The thing is, we have to start getting more serious about how things break. Early writings focused too much attention on the easy stuff (script-kiddie level), and didn't really get across what you need to do to defend yourself. Books like Exploiting Software do plenty to jolt us all back into reality about the nature of the security problem. I believe (as do many others) that the only way to build things to defend themselves is to know precisely how they're likely to be attacked.
Seth: What advice would you give to young information-security practitioners who are trying to get a first book published?
Gary: Writing takes practice. I've been writing in a serious way since high school. My undergrad degree is in philosophy, which involved creating boatloads of clear and lucid argumentation in written form. But my main writing influence involved working with Doug Hofstadter (who earned the Pulitzer Prize in 1980 for writing Gödel, Escher, Bach: An Eternal Golden Braid [Basic Books, 1979]). Doug taught me to make my writing sparkle. He follows a regimen of constant refinement, rereading, rewriting, tweaking, etc. in what he calls the "creative feedback loop." Practice, practice, practice. Redo, refine, rewrite.
I guess what you ultimately need to do is find your voice. My best friends say that they can hear me in my books. That's interesting.
Seth: When books have more than one author, each has something to offer to the book, which generally makes the content well-rounded. What would you consider to be your specialty with regard to Exploiting Software?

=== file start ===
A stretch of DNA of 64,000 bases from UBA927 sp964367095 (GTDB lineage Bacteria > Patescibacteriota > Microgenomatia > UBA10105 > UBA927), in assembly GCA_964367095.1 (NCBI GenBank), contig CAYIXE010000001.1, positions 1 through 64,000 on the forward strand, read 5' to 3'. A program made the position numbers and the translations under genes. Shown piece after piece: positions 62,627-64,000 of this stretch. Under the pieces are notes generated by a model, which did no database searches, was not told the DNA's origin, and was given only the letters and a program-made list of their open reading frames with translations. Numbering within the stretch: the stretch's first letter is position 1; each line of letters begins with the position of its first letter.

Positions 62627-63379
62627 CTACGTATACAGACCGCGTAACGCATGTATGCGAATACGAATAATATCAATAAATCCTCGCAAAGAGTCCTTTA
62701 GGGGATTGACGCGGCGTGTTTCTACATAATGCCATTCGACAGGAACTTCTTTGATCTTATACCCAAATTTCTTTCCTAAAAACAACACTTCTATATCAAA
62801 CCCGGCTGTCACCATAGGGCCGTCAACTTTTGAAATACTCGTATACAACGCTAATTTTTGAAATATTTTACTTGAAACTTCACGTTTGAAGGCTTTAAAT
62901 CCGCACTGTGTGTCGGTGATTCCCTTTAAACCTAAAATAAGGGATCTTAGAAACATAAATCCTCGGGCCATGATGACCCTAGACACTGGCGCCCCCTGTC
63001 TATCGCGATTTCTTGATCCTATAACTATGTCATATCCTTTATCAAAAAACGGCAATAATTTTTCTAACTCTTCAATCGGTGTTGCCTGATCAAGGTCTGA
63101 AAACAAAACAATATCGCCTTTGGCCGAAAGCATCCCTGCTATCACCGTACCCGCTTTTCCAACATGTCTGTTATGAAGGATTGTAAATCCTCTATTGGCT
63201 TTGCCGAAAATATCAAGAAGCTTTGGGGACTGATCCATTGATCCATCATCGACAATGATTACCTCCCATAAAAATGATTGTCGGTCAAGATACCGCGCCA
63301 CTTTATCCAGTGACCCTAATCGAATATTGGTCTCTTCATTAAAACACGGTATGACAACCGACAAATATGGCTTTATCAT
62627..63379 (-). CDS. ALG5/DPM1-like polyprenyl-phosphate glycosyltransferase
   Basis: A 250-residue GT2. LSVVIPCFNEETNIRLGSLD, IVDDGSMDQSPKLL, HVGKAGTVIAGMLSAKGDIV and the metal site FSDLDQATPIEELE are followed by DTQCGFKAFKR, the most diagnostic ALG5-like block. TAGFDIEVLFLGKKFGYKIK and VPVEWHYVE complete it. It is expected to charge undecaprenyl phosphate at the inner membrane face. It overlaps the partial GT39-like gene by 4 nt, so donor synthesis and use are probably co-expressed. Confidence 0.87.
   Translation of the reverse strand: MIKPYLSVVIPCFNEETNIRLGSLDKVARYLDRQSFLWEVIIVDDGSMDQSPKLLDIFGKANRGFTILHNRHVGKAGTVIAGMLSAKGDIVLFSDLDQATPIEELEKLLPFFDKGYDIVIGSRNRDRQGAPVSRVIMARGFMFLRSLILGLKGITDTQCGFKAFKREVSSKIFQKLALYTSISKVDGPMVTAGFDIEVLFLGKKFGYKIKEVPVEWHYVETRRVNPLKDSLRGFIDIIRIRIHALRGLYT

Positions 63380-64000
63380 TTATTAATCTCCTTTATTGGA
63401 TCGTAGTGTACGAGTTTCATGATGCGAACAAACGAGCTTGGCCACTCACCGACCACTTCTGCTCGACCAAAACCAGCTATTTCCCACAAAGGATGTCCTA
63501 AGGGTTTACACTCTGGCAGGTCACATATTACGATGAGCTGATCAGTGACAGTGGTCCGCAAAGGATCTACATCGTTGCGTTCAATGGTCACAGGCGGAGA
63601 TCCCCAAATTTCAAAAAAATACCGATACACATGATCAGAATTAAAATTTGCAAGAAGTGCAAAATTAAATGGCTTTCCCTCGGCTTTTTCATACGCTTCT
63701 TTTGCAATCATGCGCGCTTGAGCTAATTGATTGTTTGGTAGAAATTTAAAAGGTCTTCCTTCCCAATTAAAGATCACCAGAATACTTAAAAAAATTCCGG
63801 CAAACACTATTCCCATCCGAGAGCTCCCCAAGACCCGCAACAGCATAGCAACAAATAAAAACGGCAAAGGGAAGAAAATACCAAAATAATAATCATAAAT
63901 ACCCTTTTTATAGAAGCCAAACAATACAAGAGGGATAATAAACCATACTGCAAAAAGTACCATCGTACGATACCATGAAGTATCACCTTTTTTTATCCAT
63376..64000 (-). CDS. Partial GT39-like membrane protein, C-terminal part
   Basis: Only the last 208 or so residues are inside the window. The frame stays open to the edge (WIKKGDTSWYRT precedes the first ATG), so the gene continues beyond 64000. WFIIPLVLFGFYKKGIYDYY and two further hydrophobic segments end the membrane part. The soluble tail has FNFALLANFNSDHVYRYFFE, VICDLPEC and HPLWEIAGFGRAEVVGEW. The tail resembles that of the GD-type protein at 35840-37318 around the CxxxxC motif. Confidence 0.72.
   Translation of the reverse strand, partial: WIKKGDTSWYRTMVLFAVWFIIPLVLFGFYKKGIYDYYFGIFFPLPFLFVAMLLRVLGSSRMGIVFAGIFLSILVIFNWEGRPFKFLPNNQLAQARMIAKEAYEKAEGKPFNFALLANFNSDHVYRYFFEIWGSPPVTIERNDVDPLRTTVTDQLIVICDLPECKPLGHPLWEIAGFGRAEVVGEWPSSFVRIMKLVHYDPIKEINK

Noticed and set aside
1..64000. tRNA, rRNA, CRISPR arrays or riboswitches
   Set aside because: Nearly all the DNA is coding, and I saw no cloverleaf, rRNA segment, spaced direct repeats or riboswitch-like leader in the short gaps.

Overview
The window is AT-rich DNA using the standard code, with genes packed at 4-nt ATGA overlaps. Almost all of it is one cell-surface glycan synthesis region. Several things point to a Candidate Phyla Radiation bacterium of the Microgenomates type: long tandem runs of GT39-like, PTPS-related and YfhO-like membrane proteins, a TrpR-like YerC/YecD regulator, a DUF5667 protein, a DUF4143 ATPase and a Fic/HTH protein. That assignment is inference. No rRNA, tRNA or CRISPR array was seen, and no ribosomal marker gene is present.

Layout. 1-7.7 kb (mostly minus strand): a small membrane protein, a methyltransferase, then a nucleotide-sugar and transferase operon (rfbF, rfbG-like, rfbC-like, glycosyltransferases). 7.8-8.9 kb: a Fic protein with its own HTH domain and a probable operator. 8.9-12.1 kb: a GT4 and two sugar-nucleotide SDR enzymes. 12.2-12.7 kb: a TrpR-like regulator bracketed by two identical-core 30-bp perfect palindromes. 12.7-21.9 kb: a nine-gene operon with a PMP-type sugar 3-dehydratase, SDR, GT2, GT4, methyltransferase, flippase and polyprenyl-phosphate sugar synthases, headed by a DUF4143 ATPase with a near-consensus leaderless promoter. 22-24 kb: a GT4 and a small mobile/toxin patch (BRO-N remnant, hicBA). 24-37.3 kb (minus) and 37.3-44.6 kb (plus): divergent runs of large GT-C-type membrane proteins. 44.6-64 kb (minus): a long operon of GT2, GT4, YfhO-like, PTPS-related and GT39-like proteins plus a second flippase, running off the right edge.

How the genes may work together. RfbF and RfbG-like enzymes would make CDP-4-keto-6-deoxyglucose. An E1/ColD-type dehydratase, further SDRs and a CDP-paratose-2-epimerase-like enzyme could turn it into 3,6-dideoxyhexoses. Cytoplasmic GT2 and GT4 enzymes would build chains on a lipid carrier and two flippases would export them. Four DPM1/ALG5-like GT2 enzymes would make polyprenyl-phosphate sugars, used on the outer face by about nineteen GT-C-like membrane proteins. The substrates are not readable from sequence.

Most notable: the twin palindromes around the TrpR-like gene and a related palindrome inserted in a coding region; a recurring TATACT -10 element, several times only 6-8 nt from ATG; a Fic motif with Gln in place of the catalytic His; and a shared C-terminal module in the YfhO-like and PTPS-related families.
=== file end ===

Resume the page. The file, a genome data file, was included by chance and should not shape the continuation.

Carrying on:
Gary: Probably writing style, clarity, science, and organization. We both worked extremely hard with this collaboration, and we both did lots of things. Greg wrote most of the code and furnished lots of raw material. I wrote lots of stuff, moved things around radically, promoted and demoted ideas, and so on. By the time the book was finally declared "done," we were both pretty tired of reading it! Now comes the fun part—watching people react to our product. We've been very gratified by the reaction to all our hard work.
Seth: Suppose I have a friend who wants to break into information security (no pun intended). What advice would you give him? Do you need a four-year degree to get in the door? After that, then what?
Gary: I believe that some people are naturally good at breaking systems (and defending them) and others just aren't. It helps to question assumptions and have a healthy skeptical streak. It also helps if you've taken stuff apart your entire life to see how it really works. All that is much more important than a four-year degree!
In any case, good academic computer security programs are few and far between, especially at the undergraduate university level. The state of the practice is such that the formal aspects of education are not as important as the informal aspects. This is likely to change over time, but only slowly.